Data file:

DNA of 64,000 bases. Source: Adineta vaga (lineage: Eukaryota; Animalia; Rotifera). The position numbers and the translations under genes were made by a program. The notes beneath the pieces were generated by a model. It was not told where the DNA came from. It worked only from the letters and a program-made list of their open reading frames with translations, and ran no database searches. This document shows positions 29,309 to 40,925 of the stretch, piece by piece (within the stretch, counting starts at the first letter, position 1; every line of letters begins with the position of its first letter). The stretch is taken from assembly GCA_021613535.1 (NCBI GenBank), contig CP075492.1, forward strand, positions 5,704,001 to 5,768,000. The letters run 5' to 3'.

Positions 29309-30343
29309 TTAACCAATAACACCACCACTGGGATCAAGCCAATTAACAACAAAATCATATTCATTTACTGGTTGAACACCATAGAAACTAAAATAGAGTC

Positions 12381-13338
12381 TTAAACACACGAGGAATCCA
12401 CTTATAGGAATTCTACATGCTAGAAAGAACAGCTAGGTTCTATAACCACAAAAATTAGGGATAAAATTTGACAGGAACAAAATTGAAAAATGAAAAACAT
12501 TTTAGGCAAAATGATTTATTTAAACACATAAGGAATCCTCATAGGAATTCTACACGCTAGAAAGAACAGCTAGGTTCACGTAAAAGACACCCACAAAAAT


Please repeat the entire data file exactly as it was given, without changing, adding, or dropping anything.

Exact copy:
DNA of 64,000 bases. Source: Adineta vaga (lineage: Eukaryota; Animalia; Rotifera). The position numbers and the translations under genes were made by a program. The notes beneath the pieces were generated by a model. It was not told where the DNA came from. It worked only from the letters and a program-made list of their open reading frames with translations, and ran no database searches. This document shows positions 29,309 to 40,925 of the stretch, piece by piece (within the stretch, counting starts at the first letter, position 1; every line of letters begins with the position of its first letter). The stretch is taken from assembly GCA_021613535.1 (NCBI GenBank), contig CP075492.1, forward strand, positions 5,704,001 to 5,768,000. The letters run 5' to 3'.

Positions 29309-30343
29309 TTAACCAATAACACCACCACTGGGATCAAGCCAATTAACAACAAAATCATATTCATTTACTGGTTGAACACCATAGAAACTAAAATAGAGTC

Positions 12381-13338
12381 TTAAACACACGAGGAATCCA
12401 CTTATAGGAATTCTACATGCTAGAAAGAACAGCTAGGTTCTATAACCACAAAAATTAGGGATAAAATTTGACAGGAACAAAATTGAAAAATGAAAAACAT
12501 TTTAGGCAAAATGATTTATTTAAACACATAAGGAATCCTCATAGGAATTCTACACGCTAGAAAGAACAGCTAGGTTCACGTAAAAGACACCCACAAAAAT